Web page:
There may be several reasons for this: the integrator may be too small, too dependent on this project for its financial survival, or lacking the consultants with the expertise to effectively challenge the customer’s needs.

The risks of unconditional acceptance

Unconditional acceptance of all customer requests and modifications can lead to project over-complexity, budget overruns, and ultimately to a CRM solution that doesn’t meet real business needs.

The integrator must not only be a technical executor, but also a strategic advisor who guides the customer towards best practices and solutions.

The duty to propose the state of the art and challenge the need

It’s crucial that the integrator doesn’t just passively follow the customer’s requests, but actively proposes the state of the art in CRM and challenges the needs expressed.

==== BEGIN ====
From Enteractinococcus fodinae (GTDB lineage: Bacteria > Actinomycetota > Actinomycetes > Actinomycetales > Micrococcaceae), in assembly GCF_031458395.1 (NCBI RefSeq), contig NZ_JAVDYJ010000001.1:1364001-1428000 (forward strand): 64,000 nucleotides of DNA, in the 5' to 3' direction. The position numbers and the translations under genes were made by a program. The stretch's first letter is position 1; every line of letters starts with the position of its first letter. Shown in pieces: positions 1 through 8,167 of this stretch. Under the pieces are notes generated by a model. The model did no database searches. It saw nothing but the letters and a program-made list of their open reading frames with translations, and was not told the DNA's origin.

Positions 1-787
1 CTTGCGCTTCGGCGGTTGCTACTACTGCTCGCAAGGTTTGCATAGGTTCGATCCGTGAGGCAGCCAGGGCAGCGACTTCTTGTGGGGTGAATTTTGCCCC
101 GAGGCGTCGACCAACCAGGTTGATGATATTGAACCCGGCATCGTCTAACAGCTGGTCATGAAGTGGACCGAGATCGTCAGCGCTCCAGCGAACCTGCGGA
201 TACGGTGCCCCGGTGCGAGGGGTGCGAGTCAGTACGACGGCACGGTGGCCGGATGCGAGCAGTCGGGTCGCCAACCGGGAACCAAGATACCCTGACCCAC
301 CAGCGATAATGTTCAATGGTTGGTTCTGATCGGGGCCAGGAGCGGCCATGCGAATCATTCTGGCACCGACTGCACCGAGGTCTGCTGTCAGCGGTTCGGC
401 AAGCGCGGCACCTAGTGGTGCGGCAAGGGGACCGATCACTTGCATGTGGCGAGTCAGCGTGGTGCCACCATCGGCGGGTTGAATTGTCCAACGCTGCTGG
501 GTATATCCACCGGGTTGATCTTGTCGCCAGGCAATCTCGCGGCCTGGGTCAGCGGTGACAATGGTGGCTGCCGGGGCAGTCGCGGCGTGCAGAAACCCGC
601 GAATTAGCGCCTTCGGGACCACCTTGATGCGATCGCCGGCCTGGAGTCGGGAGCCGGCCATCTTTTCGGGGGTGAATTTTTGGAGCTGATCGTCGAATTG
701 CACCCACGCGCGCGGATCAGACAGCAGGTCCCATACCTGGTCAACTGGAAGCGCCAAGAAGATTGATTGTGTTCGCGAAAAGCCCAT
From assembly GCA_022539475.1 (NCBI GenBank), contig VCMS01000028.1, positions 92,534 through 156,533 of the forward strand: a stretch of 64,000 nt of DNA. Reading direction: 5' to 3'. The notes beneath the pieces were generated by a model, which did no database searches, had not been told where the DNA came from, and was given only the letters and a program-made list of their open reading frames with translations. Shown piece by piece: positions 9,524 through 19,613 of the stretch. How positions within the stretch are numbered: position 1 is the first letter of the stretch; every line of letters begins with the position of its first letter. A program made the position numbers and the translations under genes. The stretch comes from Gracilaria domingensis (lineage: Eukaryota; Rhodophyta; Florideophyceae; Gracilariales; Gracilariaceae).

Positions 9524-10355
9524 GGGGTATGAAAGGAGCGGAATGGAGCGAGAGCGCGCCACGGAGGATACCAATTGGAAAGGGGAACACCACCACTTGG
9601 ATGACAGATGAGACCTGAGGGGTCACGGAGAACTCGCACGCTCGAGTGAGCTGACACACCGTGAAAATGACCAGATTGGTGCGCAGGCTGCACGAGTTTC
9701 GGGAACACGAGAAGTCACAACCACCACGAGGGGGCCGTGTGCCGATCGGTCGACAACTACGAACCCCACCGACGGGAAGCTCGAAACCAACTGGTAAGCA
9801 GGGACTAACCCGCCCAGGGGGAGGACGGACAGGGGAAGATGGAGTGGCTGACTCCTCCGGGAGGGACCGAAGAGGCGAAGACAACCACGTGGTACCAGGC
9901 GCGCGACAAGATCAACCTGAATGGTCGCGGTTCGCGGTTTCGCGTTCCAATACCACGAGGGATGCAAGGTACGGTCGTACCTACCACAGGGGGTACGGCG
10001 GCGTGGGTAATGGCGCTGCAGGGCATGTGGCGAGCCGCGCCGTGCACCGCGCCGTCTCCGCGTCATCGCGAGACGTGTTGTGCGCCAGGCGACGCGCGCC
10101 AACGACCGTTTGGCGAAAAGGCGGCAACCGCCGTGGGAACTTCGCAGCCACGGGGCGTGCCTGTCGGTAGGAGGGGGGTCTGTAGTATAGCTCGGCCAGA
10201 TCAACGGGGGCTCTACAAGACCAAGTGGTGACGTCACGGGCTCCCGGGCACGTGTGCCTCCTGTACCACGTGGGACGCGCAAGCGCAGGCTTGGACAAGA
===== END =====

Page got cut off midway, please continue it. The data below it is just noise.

This approach involves identifying what is essential to the success of the project, and resisting the temptation to add functionality that is superfluous or not aligned with strategic objectives.

Pareto’s law as a guiding principle

The 80/20 rule, or Pareto’s law, is often cited but rarely applied in practice in CRM projects.

According to this principle, 80% of results come from 20% of effort. Applying this rule can help to focus resources on the most impactful aspects of the project, avoiding dispersion on less productive details.

About the author

David Boukhors is a CPQ expert since 2017 and he is the only official trainer for CPQ in French. He's worked on over 30 CPQ projects with his consultancy Cloud Girafe, based in Paris, France